For hundreds of years, Sooke, British Columbia, was a prosperous settlement of the Coast Salish Indians, who relied on ample supplies of berries, birds, clams and fish. European settlers arrived in 1849 and a population boom in Sooke was caused by the Leech River gold rush in 1864. Today, as vacationers enjoy the cottage-like outdoor-oriented setting, it is a fun community with a resident population of 11,600 that swells by the thousands in the summer months. These are the 10 Top-Rated Tourist Attractions in Sooke, BC.
10. Galloping Goose Trail
Ever wonder what it’s like to ride the Galloping Goose Regional Trail from end to end? The trail begins at the south end of the Selkirk Trestle, at the foot of Alston Street in Vic West. Access points are found along the entire trail route. Parking areas are located at Atkins Avenue in View Royal, Aldean Avenue in Colwood, the Luxton Fairgrounds on Sooke Road in Luxton, Rocky Point Road in Metchosin, and Roche Cove Regional Park in East Sooke.
9. Mount Manuel Quimper
Mount Manuel Quimper is a moderately trafficked 10.0-kilometre loop trail near Sooke, British Columbia, Canada that has a fantastic forest environment and is rated moderate. The trail is mostly used for hiking, climbing, and mountain biking, and from May to October it is best used.
8. Haunted 17 Mile House Pub
Stop by 17 Mile House Pub in Sooke where they’re serving up, wine beer and spirits, if their ghosts you’re into. One of the oldest buildings in Sooke is the 17 Mile House Pub and it comes with long-lasting guests! The ghost of ‘Ma’ Wilson is said to be still visiting the nearby tavern.
7. Watching the sunset at Possession Point
One of the best viewpoints in Sooke is at Possession Point, just at the end of East Sooke Lane, and it just so happens that the setting of the sun makes the perfect backdrop. Grab your other half, and don’t forget the camera, as this perspective provides the most romantic atmosphere and breathtaking sunset views. This is probably one of the most underrated Top-Rated Tourist Attractions in Sooke.
6. Sooke Region Museum & Visitor Centre
The Sooke Area Museum & Visitor Centre is a community museum that, from Sooke to Port Renfrew, explores the human and natural heritage of the region. The museum also manages the region’s local visitor information centre. During the year, the museum hosts numerous special activities has a local arts & crafts gift shop and can make special meals for pre-booked tour groups.
5. Ella Beach
A beautiful rocky beach with the shoreline lined by several large Douglas firs and Sitka spruces. This beach is a favourite amongst locals, and among tourists, it is very little known.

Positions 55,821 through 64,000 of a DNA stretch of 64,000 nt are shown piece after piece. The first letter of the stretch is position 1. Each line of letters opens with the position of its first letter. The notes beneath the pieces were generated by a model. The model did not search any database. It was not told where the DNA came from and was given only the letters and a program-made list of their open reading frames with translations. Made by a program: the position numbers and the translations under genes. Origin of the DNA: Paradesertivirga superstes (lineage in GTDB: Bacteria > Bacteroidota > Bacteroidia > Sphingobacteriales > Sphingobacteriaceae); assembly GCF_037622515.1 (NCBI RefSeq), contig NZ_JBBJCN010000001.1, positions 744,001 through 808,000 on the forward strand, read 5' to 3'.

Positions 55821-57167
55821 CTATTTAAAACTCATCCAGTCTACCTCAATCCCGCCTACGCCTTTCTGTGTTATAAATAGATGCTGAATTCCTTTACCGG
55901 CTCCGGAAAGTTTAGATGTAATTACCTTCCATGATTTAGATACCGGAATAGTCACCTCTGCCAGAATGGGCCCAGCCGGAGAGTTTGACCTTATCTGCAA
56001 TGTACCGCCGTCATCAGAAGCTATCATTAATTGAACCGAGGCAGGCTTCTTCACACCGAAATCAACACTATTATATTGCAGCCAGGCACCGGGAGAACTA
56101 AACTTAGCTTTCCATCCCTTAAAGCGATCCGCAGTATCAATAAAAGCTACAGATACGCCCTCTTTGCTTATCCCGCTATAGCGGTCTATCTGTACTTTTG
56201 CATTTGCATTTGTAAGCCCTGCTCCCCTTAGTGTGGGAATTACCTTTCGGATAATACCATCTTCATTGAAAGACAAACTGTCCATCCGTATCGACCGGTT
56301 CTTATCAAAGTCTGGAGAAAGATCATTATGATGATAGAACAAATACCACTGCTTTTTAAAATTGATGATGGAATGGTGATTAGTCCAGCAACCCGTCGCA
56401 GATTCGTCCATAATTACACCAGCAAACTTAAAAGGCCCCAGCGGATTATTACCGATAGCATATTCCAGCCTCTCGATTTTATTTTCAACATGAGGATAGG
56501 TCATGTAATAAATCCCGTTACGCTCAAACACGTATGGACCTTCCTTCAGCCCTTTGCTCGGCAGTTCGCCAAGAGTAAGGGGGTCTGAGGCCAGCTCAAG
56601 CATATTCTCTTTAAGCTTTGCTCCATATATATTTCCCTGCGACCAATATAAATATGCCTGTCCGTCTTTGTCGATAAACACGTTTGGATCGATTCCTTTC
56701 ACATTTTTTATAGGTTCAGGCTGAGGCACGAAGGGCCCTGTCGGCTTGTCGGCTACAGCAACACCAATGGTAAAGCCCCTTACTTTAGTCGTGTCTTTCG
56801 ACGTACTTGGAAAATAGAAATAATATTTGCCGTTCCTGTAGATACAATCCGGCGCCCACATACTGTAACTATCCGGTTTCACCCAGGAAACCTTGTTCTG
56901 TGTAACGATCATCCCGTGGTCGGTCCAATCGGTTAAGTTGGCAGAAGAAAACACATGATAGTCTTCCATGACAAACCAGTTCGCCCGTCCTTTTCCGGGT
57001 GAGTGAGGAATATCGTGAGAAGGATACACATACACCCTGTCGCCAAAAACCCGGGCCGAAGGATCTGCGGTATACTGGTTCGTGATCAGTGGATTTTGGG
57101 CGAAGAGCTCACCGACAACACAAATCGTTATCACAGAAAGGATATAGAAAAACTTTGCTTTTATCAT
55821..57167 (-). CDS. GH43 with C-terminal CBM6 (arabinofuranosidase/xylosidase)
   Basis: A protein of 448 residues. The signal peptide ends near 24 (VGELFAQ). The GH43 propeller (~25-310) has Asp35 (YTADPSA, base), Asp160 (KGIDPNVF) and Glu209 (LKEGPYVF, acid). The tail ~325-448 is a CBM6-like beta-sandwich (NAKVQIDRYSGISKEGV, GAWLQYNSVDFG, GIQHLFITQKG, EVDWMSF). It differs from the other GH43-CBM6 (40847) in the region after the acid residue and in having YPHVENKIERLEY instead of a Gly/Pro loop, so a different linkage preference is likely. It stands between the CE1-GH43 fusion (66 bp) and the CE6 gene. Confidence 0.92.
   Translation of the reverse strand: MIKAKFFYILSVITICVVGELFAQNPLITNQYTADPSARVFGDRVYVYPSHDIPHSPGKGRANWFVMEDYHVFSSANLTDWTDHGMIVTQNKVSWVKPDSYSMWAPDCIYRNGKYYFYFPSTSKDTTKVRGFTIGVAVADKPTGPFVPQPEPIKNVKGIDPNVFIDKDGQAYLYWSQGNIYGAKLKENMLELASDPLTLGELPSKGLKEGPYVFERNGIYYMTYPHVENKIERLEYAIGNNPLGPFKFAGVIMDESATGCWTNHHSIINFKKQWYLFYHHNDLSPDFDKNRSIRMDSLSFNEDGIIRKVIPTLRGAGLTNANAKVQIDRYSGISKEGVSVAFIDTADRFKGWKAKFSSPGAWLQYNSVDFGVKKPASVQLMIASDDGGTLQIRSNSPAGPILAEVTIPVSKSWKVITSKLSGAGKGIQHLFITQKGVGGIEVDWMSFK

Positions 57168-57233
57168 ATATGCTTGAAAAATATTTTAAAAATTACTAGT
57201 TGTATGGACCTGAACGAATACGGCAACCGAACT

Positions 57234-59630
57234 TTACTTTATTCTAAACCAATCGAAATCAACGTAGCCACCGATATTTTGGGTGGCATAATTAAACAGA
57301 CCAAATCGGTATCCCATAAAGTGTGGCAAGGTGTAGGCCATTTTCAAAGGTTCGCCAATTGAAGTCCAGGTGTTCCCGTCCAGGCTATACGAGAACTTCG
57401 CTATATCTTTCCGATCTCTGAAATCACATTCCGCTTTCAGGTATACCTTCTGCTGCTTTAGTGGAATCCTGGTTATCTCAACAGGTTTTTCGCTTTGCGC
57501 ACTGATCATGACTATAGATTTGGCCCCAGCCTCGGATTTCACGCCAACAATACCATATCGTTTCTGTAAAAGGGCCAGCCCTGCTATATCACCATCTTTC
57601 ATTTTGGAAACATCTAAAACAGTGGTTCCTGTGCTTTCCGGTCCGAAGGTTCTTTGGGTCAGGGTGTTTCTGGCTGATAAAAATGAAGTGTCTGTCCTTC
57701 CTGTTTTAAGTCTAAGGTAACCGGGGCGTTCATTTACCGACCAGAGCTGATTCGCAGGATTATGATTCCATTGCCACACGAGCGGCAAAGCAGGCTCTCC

4. Whiffin Spit
Located between Sooke Harbour and the Juan de Fuca Strait, Whiffin Spit provides a beautiful coastal walk along the coastline. The area is popular with dog walkers and lovers of nature, as wildlife can sometimes be seen during your walks, such as shorebirds and sea lions. At the end of the parking lot, the trail begins and follows the gravel path to the end of the Whiffin Spit. The trail is relatively flat, providing different views of the landscape. There are several benches and small paths that veer off the main trail, providing extra points of view or places to explore the rugged beach areas.
3. French Beach Provincial Park
The 59-hectare French Beach Provincial Park is situated in the spectacular Juan de Fuca Strait on southern Vancouver Island, within the traditional territories of the T’Sou-ke First Nation and is considered to be one of the Top-Rated Tourist Attractions in Sooke. Great hiking trails lead you through a second-growth forest of Douglas-fir, Sitka Spruce, Western Hemlock and Western Red Cedar. A wide swath of lawn fronts this pea-gravel beach where you can picnic and swim. Hundreds of miles of shoreline along the Strait of Juan de Fuca make for some memorable beachcombing.
2. Whale Watching
The perfect months for watching Orcas (Killer Whales) in all their glory are May through October. The Juan de Fuca Strait is the perfect area to find the returning Humpbacks from June to November and with hundreds returning to their feeding grounds gives you ample opportunity to have your own close encounter of the deep. During peak months, The success rate for sighting whales is 97%.
1. Sooke Potholes Provincial Park
Make a splash at Sooke Potholes Provincial Park, one of British Columbia’s most common places to swim in a natural setting. Located in a regional park of 7.28 hectares (17.9 acres), the potholes were initially created in the last ice age 15,000 years ago by glacial movement. The holes are filled today with clear, freshwater used to dive, swim, and play. You’ll find picnic areas by the pools that provide a place to relax while the river babbles alongside; watch the currents swim with Chinook salmon.
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